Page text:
Sir Lawrence Barratt has left the Farndale estate in Yorkshire to his two sons, Peter and David Barratt. It is believed that he bought this estate for 1.5m in 1981 and that his net estate which also includes properties in Northumberland and France, is now worth in excess of 40m. As this housing estate passes to his sons rather than his surviving widow, it has triggered an Inheritance Tax liability, a bill which the two brothers now need to raise funds to pay.
In order to pay off this tax bill, they have decided to sell some of the properties in the Farndale estate. It was originally thought that 13 of the 43 properties in the estate were going to be sold, however they have now considered other options available to them and have decided that only 4 of these need to be sold. Understandably, the tenants of these properties are upset by this news as they may still need to find elsewhere to live depending on the new buyers.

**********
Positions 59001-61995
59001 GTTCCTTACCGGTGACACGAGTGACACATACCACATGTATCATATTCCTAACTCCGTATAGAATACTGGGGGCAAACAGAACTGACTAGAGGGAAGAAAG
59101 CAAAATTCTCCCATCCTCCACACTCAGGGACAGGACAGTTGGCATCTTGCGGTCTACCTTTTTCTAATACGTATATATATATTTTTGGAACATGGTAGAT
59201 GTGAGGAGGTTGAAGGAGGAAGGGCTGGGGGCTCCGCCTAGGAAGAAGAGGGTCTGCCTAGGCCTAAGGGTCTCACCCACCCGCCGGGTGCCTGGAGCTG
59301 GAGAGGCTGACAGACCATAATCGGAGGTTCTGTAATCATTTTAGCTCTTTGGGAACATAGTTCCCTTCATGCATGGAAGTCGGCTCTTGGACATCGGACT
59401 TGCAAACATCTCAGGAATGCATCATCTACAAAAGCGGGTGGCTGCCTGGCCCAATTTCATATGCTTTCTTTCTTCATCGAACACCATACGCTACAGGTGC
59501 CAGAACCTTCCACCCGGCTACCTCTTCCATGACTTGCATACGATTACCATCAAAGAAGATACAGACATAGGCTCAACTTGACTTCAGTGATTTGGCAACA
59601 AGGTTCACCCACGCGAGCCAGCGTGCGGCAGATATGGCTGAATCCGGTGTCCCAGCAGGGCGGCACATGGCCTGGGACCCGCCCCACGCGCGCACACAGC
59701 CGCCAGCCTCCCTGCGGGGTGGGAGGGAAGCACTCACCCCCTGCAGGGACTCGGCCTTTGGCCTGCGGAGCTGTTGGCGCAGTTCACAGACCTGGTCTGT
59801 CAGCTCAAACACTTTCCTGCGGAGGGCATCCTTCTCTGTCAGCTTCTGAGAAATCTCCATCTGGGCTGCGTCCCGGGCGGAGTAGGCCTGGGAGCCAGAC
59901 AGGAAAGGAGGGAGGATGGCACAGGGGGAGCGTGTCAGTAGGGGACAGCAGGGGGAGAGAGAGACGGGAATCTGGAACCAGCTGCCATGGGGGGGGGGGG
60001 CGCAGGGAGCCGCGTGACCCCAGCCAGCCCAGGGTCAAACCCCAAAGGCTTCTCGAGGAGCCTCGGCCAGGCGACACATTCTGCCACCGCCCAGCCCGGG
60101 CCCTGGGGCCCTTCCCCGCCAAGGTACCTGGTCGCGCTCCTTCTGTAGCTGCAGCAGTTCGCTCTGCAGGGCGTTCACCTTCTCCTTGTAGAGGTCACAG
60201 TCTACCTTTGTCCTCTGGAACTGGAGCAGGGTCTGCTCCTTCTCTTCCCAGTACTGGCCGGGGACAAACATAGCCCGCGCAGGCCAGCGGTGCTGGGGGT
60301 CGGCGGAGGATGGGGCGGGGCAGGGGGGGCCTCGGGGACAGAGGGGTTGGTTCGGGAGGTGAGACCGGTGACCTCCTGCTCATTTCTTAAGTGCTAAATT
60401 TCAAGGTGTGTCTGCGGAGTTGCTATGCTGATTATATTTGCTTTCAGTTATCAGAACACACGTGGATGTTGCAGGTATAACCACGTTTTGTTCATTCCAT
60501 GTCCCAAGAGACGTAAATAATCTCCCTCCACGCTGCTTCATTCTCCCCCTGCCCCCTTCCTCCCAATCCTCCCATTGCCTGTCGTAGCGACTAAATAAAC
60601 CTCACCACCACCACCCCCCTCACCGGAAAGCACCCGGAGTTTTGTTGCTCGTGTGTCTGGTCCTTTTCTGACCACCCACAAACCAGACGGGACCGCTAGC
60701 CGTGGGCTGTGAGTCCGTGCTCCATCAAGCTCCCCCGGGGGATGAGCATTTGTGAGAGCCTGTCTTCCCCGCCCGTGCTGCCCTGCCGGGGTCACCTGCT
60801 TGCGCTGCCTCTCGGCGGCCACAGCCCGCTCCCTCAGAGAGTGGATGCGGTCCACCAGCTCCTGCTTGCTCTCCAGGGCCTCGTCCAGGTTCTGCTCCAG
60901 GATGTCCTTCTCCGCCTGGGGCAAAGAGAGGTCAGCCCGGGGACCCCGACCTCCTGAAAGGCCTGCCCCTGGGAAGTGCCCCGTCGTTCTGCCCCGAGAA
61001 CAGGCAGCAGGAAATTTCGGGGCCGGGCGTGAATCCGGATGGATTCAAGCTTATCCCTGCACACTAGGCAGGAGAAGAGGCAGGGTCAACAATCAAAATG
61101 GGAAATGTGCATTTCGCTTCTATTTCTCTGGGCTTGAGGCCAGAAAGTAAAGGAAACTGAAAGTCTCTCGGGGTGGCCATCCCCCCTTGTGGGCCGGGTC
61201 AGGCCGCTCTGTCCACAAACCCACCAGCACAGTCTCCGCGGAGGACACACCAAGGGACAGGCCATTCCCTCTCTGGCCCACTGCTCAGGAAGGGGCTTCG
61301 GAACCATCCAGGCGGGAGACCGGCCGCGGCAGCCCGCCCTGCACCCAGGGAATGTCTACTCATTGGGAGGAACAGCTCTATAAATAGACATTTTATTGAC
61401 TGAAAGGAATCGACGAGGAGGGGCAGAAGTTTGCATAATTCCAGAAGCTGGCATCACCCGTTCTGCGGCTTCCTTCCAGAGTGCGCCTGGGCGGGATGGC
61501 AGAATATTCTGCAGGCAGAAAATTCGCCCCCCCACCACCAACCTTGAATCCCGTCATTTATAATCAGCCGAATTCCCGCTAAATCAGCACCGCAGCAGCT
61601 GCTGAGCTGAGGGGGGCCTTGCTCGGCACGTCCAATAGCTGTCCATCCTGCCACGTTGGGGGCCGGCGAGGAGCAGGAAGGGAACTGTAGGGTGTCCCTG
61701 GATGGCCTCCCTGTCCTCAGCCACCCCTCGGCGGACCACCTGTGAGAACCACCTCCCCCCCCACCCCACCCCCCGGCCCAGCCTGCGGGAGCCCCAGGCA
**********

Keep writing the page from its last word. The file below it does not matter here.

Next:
If this estate had passed to Barratt’s surviving widow, it would not have been subject to this tax as any part of a deceased person’s estate which passes to a surviving spouse is exempt.
Although Sir Lawrence Barratt’s estate is large in terms of value and the sale of properties in Farndale may be the most appropriate course of action in the circumstances (the extent of which remain unknown), it does serve as a timely reminder to seek professional advice when it comes to planning for the future in order to minimise any knock-on effect that you possibly hadn’t thought of before.
In addition to this, if Barratt’s surviving widow has not received anything at all from her late husband’s estate, it’s worth noting that she may be able to claim some inheritance despite being excluded.
If you would like some advice on estate planning or have a query about claiming inheritance, please contact 0800 916 9056, or email firstname.lastname@example.org.